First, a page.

Final considerations

One of the main conclusions and analysis of this Regional Consultation was awareness raised and the broad consensus reached among the participants with regards to risk management, as a concern that belongs to society at large; not only to specialized bodies. The concept of risk must be interpreted from a broad perspective and a viewpoint related directly to sustainable development. It was considered imperative to promote the strengthening of an updated and appropriate legal framework, adapted to existing circumstances, and to establish mechanisms that guarantee a process of control, implementation and follow-up. Similarly, participants recognized that aspects related to physical planning, and urban and land zoning are key elements to reduce existing risks and achieve sustainability through those actions and measures taken.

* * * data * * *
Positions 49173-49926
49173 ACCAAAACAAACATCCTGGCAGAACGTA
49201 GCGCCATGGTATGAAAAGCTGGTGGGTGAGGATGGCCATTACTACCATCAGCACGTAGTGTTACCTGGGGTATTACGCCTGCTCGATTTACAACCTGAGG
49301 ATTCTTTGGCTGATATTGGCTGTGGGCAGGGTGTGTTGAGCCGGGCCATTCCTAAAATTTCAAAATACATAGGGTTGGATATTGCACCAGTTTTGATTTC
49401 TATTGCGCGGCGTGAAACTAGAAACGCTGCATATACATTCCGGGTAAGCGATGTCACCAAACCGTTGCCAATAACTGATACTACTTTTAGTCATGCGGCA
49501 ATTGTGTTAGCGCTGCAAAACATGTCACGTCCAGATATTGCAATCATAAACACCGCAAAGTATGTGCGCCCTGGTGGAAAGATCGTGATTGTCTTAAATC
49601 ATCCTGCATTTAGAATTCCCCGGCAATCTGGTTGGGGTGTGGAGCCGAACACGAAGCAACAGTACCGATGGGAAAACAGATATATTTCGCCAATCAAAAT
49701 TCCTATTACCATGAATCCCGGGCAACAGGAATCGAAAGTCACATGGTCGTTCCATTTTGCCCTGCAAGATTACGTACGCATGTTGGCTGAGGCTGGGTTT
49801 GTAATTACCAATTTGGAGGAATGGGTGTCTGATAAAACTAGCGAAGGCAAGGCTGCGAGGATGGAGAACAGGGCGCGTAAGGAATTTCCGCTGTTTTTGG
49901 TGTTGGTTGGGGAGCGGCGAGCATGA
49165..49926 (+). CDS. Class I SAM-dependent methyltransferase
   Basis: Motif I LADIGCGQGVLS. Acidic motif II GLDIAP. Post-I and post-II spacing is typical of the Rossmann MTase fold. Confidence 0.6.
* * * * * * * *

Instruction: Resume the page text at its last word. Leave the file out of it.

Recommendations were made by the participants and representatives of various sectors, regarding the need to promote more equitable development patterns, establish the conditions required to foster ongoing processes and programs for national and regional cooperation, aimed at reducing risks in human settlements, and exchanging information among the region on issues related to physical planning, land zoning and preparedness.